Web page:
Separately, Deputy Secretary of State John Negroponte recently spoke with Rep. Ros-Lehtinen on this issue and sent her a detailed two-page letter stating the case for pay reform. In his letter, Ambassador Negroponte said unequivocally that “Foreign Service Compensation Reform is the Department's highest management priority.” He added, “The dramatic reduction of income that Foreign Service families experience when they are overseas has both immediate and lasting negative effects. For example, lower basic salary rates mean that Foreign Service members overseas receive less in employer contributions to the Thrift Savings Plan, which is linked to a percentage of basic pay.” In recent months, Under Secretary for Management Patrick Kennedy and Director General Harry Thomas have also been active on the Hill explaining the need to end the pay gap. We also understand that Secretary Rice personally raised this issue with a key Senator in a meeting this week. We are encouraged by the personal commitments that we have received from senior State leadership that they will remain engaged.

AFSA will also continue to work on this issue with Rep. Ros-Lehtinen, Foreign Affairs Committee Chairman Tom Lantos (D-CA), other key House decision-makers, Senate Foreign Relations Committee Chairman Joseph Biden (D-DE), Senator Richard Lugar (R-IN), and other Senate Foreign Relations Committee members who we have cultivated to seek a bi-partisan solution. Toward that end, we are grateful to the nearly 50 AFSA members who answered our January 11 call for help in a letter writing campaign. We encourage this to continue as we turn up the volume and pursue a variety of creative angles to advance the cause. If you are interested in sending a letter, please contact AFSA’s Legislative Director, Ian Houston, at


AFSA met on January 17 with Chairman Charles Rangel (D-NY) of the powerful House Ways and Means Committee. We hand delivered a letter signed by 110 of our members serving in Iraq urging Congress to act on HR 1974 which would lift the tax burden placed on civilians serving in combat zones. We also raised the pay modernization question with Chairman Rangel and he offered to try to be helpful. We were grateful for his time. The fact that we secured a meeting with Chairman Rangel at the height of discussion around economic stimulus packages which fall within his prevue, speaks both to AFSA’s growing stature and to his sensitivity to the concerns of the Foreign Service. He, of course, is the namesake of the Charles B. Rangel International Affairs Fellowship Program which attracts outstanding young people who have an interest in pursuing a career in the Foreign Service.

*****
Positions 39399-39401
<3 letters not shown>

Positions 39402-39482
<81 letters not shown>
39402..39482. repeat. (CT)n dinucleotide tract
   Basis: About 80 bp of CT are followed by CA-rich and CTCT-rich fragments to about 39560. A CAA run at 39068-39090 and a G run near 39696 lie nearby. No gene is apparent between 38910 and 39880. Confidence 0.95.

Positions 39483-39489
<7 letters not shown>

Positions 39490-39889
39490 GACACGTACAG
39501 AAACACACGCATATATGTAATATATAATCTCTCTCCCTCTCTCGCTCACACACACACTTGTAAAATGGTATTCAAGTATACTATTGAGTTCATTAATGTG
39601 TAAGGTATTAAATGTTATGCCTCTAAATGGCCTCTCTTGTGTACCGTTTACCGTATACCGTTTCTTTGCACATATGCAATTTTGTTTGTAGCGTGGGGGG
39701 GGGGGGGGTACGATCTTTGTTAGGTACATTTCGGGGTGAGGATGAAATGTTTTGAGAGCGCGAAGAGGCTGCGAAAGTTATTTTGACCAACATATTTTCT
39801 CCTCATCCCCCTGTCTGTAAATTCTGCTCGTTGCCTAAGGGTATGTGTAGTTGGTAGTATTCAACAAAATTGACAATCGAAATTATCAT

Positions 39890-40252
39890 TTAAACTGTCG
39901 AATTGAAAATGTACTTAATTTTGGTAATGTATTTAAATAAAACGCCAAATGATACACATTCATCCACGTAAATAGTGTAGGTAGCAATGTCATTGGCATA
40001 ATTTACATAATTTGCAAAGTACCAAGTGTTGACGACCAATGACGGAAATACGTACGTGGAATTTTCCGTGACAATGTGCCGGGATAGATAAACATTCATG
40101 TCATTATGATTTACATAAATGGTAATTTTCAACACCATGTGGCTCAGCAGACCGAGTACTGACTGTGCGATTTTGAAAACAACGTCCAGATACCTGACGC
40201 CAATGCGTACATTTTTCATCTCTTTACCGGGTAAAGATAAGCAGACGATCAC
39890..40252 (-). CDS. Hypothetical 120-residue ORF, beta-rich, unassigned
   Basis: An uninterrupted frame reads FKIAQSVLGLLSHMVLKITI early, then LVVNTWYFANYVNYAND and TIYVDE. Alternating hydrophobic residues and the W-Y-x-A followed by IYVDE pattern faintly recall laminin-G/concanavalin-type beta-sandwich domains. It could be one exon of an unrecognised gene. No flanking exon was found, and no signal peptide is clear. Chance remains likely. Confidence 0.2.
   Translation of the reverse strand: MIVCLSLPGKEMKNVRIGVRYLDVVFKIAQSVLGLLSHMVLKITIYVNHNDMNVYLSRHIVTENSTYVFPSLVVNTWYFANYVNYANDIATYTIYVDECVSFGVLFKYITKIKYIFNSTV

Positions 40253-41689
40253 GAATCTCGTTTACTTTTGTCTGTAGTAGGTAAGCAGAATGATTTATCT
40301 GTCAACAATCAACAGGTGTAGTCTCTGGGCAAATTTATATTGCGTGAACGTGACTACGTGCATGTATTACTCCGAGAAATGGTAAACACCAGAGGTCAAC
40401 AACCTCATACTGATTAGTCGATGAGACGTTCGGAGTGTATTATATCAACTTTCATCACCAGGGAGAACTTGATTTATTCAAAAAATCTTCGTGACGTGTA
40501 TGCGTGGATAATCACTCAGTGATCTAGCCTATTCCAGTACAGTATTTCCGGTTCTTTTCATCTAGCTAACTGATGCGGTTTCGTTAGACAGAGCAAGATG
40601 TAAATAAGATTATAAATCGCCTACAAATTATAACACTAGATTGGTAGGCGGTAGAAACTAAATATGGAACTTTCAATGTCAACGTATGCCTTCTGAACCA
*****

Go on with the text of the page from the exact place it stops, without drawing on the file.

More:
On January 23, I joined Ambassador (Ret.) Thomas Pickering and Ambassador (Ret.) Marc Grossman testifying before the Subcommittee on National Security and Foreign Affairs of the House Committee on Oversight and Government Reform. The topic was "Fortress America Abroad: Effective Diplomacy and the Future of U.S. Embassies." My remarks focused on the human element of diplomacy. I stressed the need to fund diplomacy and development assistance to end chronic understaffing and chronic underinvestment in professional development. I also highlighted the need to end the overseas pay gap. My testimony can be found at and at"